Why EVERLY wasn’t better promoted, I don’t know. Something about the movie has an “indie” feel to it, but in every other way, this is a badass flick, and Salma Hayek completely delivers.
Taken against her will, locked in an apartment for years and abused, Everly (Hayek) manages to kill her current captors, but one of the individuals responsible for her situation is threatening her mother and daughter. Now she must find a way to make the situation right, and it involves a considerable amount of killing.
Killing done largely with style.
The film is full of style. The cinematography, the set design choices, the lighting, it’s all beautiful. And natural. Nothing in the film feels forced or over dramatic. It feels like, given her situation, someone like Everly could absolutely accomplish what she accomplishes, killing dozens of people, many of whom are killers.
This film could easily be compared to KILL BILL, and it stacks up rather nicely. Though Tarantino had more style and better dialogue, stacking up to be a very entertaining film, there’s plenty to like about EVERLY, including Salma Hayek’s performance.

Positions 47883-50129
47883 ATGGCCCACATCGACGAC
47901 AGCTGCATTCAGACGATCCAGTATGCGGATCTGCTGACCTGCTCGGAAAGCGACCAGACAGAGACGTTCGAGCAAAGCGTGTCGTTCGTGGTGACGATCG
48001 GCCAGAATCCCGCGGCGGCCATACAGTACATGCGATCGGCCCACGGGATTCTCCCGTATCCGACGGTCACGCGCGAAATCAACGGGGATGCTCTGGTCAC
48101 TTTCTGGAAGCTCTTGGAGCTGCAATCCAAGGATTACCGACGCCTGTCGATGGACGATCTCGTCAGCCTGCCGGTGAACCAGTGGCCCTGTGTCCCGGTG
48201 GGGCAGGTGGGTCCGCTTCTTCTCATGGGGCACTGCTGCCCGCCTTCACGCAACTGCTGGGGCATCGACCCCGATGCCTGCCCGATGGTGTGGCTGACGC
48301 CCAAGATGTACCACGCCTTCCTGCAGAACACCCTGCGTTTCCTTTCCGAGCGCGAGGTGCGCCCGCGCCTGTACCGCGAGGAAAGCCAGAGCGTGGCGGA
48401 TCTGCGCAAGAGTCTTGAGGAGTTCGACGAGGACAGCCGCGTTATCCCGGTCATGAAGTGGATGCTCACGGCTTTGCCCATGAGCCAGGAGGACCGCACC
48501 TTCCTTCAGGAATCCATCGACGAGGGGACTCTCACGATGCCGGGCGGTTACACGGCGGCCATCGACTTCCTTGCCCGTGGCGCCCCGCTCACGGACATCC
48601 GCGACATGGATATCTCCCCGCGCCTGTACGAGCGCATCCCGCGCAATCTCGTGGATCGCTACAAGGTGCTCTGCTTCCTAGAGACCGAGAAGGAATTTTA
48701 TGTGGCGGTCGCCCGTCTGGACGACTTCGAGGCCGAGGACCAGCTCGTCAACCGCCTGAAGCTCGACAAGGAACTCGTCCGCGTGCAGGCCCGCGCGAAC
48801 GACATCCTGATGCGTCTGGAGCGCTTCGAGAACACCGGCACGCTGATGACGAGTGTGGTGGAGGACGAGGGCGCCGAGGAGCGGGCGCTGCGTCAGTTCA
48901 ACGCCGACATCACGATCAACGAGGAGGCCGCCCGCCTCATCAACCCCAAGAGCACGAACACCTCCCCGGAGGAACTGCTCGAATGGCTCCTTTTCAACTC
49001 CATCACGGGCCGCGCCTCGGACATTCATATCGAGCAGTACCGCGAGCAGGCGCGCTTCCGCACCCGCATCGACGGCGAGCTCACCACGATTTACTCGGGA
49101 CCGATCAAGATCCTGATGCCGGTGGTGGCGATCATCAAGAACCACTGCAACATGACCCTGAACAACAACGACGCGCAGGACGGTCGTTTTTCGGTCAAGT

She’s nowhere near as skilled in martial arts as The Bride (Uma Thurmon, KILL BILL), and the fight scenes aren’t as elaborate or as highly choreographed. They are also not as brutal as the violence and gore as what Tarantino provides. To some, EVERLY might be a more enjoyable watch than the KILL BILL films, simply because the violence and gore is on a smaller scale.
Remember, they had to show some scenes from KILL BILL in black and white due to the graphic nature of the scenes.
There’s certainly plenty of grit, bruises, blood and vomit. It’s artfully done, though, like the grenade thrown into an elevator just before the doors close, and only part of the explosion is shown and a bit of the blood spray makes it through the doors as they shut. Or the echoing clanging of the metal bowl in the kitchen, hit by a bullet after it rips through its target, breaking the silence. The sword which effortlessly rips through a neck, the head falling two seconds later. There are a couple scenes of torture that aren’t for the faint-hearted.
At the age of 49, the condition Salma Hayek is in should shatter any notions of what looks good “for a 50 year old woman”. She’s hot, easily as good looking as she has been for the entirety of her career.
There are a couple plot points I’m leaving out of the review, one that’s realized in the first couple minutes of the film, and I never give away the ending of a movie, but they absolutely add to the film. Director Joe Lynch and writer Yale Hannon put together a badass flick. I can absolutely recommend this movie to anyone who’s not afraid of a serious amount of blood and killing, especially when it’s so artfully presented. I hope they put together a sequel. Anyone who saw and enjoyed THE RAID or DREDD should put this on their “must watch” list.
My rating: 85 out of 100